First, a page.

Keep the fight going Arron. Your indefatigable nature does you credit. Me? If I keep banging my head against a brick wall, I think it starts to do permanent damage.
As Springsteen once proclaimed – Blind faith in your leaders in (2015) will get you killed”
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Seems to me the Guardian is in decline at both ends, both ATL and BTL. I pay less attention now because it just annoys me more often than not, and that’s not what I want from cricket. I seems to be able to read Vic Marks without getting irritated, but otherwise…
I wonder if it’s driven by events, England has just gone through the trauma of Ashes 0-5/The Collapse of the Flower Regime, Giles Clarke, Cook as captain and the KP business, all which poisoned the well. Maybe if events were a bit less controversial, the tone would be different.
But it’s a shame that controversial events can’t be dealt with intelligently.
The headline for example about Broad targetting Clarke is just peurile. Everyone targets everyone, what are they on about? Is there anyone who isn’t targetted? The Guardian is responsible for some of the tone, through it’s headline and ATL writing. Similarly with Bull’s piece on the weekend which engaged me a bit about Clarke/past it/team splits etc. The stuff of tabloids.
Engaged – or enraged?
I can’t be bothered with BTL at the Guardian anymore, I haven’t commented since before the start of the first Test.
It’s polluted (above ATL and BTL) with too many trolls and authoritarians for my taste now and the one eyed parochialism from both sides leaves me cold.
I can’t for the life of me Dmitri understand why you expose yourself to the mindlessness of twitter, what a waste of time that you could be using to do something useful like extracting lint from your navel or cleaning under your fingernails.
We get around half our hits via twitter. Usually. But I admit, it’s dangerous at times.
There has been a lot more change in English cricket over the last year than the pod people would like to admit. They think they won, and we lost because KP is gone and darling Alasdair is still captain. For many of these morons KP was the only issue that mattered. They would rather roast their own grand parents on spits than have him back in the team.
But Cook lost the ODI captaincy ,and in my opinion has been given a giant kick up the arse. All this “new brand of cricket” stuff, and thanking the fans for their support didn’t come out of Mike Selveys dreary columns or The anyalsits ravings. We said Downton was not fit for purpose, and he’s gone. We said Peter Moores was the wrong coach. He’s gone as well. The obsession with laptops and theory seems to have been toned down as well. (Most of these things would not have happened without some sort of rebellion. We provided it when the Pringles and Selveys were too close to the ECB to point out the problems.
A certain well know player didn’t even know what the cost of a ticket was. And was shocked when he was told how much. The ECB were never going to admit they got a whole lot wrong. The appointment of Strauss was an admission things needed to change, even if it was going to be done by another insider and company man. That is the England elite all over.
As a very small minority we forght an excellent rear guard effort. Even though many didn’t agree with us over KP they came to see a whole lot that was wrong with English cricket. We can congratulate ourselves on what we have achieved. because non of it would have happened if was left to the fawning cricket media.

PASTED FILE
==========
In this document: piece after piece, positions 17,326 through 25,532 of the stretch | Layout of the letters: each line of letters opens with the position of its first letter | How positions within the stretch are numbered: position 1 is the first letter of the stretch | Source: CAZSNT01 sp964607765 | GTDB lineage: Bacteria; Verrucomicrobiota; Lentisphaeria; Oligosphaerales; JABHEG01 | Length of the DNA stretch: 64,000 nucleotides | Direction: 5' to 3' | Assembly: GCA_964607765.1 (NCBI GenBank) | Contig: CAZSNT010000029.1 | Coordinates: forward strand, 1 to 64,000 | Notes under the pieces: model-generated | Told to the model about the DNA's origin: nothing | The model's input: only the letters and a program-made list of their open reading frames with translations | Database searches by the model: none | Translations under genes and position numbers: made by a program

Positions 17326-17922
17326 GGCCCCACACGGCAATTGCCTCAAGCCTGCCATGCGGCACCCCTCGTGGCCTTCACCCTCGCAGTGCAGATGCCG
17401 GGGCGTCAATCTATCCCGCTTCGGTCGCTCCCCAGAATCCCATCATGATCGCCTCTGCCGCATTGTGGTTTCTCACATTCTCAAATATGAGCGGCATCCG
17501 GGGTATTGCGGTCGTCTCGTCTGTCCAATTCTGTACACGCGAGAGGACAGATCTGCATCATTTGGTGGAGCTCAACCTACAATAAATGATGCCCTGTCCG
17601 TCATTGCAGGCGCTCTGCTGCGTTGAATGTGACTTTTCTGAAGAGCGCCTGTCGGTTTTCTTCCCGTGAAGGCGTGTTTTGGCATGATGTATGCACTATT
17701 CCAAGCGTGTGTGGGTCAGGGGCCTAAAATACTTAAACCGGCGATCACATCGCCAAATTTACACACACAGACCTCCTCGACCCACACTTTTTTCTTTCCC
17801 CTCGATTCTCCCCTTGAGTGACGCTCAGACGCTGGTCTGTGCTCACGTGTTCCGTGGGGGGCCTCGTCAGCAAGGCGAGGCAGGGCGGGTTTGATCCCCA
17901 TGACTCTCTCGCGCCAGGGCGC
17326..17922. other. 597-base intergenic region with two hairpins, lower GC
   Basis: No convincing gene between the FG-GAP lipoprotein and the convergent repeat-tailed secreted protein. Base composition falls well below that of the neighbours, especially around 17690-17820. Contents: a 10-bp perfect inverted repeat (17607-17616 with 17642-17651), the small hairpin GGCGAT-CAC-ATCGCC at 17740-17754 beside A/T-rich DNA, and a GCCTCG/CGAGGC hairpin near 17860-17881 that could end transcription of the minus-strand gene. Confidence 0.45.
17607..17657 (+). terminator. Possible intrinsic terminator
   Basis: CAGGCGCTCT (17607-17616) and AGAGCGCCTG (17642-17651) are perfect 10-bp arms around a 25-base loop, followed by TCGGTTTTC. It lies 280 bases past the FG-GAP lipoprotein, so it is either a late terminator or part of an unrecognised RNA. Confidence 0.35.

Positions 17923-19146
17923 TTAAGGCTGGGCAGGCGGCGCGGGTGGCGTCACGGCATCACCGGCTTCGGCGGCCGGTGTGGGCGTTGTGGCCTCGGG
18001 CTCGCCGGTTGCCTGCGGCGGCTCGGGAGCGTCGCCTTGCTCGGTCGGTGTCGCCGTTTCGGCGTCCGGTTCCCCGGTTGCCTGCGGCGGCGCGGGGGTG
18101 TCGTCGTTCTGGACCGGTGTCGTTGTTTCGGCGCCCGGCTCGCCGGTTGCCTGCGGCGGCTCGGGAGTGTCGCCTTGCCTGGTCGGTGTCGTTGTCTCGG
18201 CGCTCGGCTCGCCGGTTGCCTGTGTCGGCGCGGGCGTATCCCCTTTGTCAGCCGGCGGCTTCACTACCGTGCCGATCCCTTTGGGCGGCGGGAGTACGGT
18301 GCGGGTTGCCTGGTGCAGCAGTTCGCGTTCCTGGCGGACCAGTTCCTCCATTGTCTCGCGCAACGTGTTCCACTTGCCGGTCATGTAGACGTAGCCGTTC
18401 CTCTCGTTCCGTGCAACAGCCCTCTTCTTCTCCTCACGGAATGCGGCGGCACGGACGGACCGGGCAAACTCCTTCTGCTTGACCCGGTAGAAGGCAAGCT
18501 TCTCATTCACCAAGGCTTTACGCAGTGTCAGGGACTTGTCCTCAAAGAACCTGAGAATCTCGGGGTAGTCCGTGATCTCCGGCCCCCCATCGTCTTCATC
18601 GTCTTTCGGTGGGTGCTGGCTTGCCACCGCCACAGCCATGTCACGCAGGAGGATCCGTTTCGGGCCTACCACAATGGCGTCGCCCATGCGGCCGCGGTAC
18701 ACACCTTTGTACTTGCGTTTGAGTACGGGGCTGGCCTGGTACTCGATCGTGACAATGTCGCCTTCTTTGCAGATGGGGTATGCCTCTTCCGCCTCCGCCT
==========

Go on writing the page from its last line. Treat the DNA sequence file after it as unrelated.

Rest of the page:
I have a 3000 word plus post that covers a lot of this, Mark. Reviewing it and may not put it out. But probably will.
Not in the best cheer at the moment.
We have Friday afternoons off at work and I go for long walks. So I missed the close of the Test last week – I prefer my iPod to an England victory charge, thanks. Sometime after 7pm, I was in the car listening to the review on Radio 5 and I could have sworn Alastair Cook praised “Stuart” and “Steven” for their bowling. I’ve (best Mike Smash voice) quite literally never heard him use their first names in a post-match interview before.
Definitely not a PR move, though. That would be vulgar.
I caught a snippet of the ashes roadshow v on 5 live last night with lovejoy on usual form. They’d brought Allan Lamb along who in the one part I heard confused Abdul razzaq with Adil Rashid. Hey. Who cares? He played 20 years ago. He must know more than lay people.
I posted this yesterday:
I still read and care about The Guardian because it used to be a good paper with a tolerant and informed readership. The current lot see player participation in The World Series and the IPL as morally equivalent to the ‘rebel tours’ of South Africa. A position that is both morally repugnant and, alas, typifies the amnesiac, narcissistic current readership. The last bastion of decency has been breached.
The key word, and one I should always remember is ‘paper’. Of course newspapers are a thing of the past, it’s all about digital commerce.
That’s an excellent podcast with Kimber on TFT. I don’t agree with him that this site shouldn’t criticise the media, that’s the role it has chosen to play, and “media watch” is a long-standing and honourable profession. But that aside, I was impressed by Kimbers articulacy and energy, I’ve never heard him like that before. He barely paused for breath for one hour, and all good points.
Given his commenst about continuing the fight now the film is done, will be interesting to see where he goes next with this. If I understood correctly, I think he said he has effectively disqualified himself from any role inside cricket by making DOAG, no one would have him.